Anne Lamott recently gave a TED Talk called “12 Truths I Learned from Life and Writing.” #3 has to do with helping others (or not). She says, “Our help is usually not very helpful. Our help is often toxic. And help is the sunny side of control. Stop helping so much. Don’t get your help and goodness all over everybody.”

She goes on to say, “While fixing and saving and trying to rescue is futile, radical self-care is quantum. Being full of affection for one’s…self is home. It’s where world peace begins.”

I get what she’s saying. And she’s not the only one saying it. A lot of authors are pushing back against toxic charity.  We shouldn’t do for others what they should (and often must) do for themselves. And we most definitely should go deep and check our motives. The helping façade can do more harm than good.

Furthermore, Jesus seemed to react to issues (hunger, illness, oppression, even death) as they came up in his everyday life. He didn’t proactively set up soup kitchens, in other words. He just fed 5000 people with a child’s Happy Meal as part of his normal day.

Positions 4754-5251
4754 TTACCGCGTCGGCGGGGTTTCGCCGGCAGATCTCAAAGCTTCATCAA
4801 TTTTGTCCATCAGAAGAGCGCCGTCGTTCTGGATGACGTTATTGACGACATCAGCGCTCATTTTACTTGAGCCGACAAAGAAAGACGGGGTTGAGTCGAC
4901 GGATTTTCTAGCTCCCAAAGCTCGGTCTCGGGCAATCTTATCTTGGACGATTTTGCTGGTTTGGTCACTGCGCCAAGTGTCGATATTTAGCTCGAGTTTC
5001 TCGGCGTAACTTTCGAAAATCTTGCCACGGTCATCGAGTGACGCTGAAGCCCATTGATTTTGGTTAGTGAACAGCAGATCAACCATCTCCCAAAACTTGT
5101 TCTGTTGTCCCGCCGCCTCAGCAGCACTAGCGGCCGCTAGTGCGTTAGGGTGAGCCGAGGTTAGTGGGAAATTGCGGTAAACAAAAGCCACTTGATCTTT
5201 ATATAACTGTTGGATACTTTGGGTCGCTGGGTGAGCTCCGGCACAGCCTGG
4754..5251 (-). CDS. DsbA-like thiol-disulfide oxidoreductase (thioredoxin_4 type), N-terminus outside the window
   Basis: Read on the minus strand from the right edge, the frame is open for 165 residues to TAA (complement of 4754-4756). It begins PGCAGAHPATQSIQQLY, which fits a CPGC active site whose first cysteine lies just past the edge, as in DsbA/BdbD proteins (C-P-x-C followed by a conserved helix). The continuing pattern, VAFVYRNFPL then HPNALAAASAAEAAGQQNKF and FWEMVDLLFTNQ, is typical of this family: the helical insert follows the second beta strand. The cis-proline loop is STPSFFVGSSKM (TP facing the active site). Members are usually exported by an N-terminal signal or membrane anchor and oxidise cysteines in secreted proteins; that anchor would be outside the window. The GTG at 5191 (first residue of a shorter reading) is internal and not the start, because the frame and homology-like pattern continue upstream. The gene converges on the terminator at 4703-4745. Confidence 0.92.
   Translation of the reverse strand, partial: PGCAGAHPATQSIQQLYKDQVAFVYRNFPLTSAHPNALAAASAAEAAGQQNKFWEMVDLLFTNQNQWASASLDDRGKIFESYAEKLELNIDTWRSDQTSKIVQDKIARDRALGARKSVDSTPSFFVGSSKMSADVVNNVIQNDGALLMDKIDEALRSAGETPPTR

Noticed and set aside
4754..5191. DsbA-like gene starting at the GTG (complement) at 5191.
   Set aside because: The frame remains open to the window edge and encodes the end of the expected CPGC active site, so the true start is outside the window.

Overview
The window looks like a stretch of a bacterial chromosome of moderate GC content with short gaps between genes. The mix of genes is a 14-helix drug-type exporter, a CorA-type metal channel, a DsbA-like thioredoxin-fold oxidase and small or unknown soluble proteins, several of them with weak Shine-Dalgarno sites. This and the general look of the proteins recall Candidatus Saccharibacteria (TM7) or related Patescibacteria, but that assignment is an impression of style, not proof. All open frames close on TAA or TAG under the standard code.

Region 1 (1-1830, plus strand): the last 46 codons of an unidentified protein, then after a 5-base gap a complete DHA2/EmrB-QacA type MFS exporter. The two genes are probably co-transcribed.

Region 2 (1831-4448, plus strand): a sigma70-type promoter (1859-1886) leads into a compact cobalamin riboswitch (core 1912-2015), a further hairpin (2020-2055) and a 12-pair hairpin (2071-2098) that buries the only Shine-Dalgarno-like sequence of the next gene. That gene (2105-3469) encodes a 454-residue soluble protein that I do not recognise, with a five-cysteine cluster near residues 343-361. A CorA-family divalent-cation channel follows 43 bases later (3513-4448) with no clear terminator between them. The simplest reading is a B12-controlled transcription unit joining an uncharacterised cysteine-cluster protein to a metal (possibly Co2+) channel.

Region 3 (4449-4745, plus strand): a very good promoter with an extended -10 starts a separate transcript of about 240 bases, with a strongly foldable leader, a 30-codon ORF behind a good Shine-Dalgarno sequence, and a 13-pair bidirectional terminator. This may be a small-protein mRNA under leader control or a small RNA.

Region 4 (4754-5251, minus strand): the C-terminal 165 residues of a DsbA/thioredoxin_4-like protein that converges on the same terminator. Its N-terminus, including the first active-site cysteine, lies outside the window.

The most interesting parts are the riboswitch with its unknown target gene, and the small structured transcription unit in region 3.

Obviously, he had the right motives. The last thing he seemed to care about was looking good in front of others. And obviously he had spent time tending to his soul before his Father so that he was prepared.

So what does that mean for us?

I think it means doing the two-step. Step One–practicing radical self-care so we are filled up, in alignment with God, and operating with right motives. THEN Step Two—practicing love for those around us. Even the airlines get it. “Put your oxygen mask on first, then assist others.” They don’t say, “Put your oxygen mask on first and let others fend for themselves.”

(So a soup kitchen might be an excellent step two, with proper motives.)

Anne Lamott’s full quote above is, “Being full of affection for one’s goofy, self-centered, cranky, annoying self is home. It’s where world peace begins.”

Begins.

After that we get to two-step. In other words, dance.

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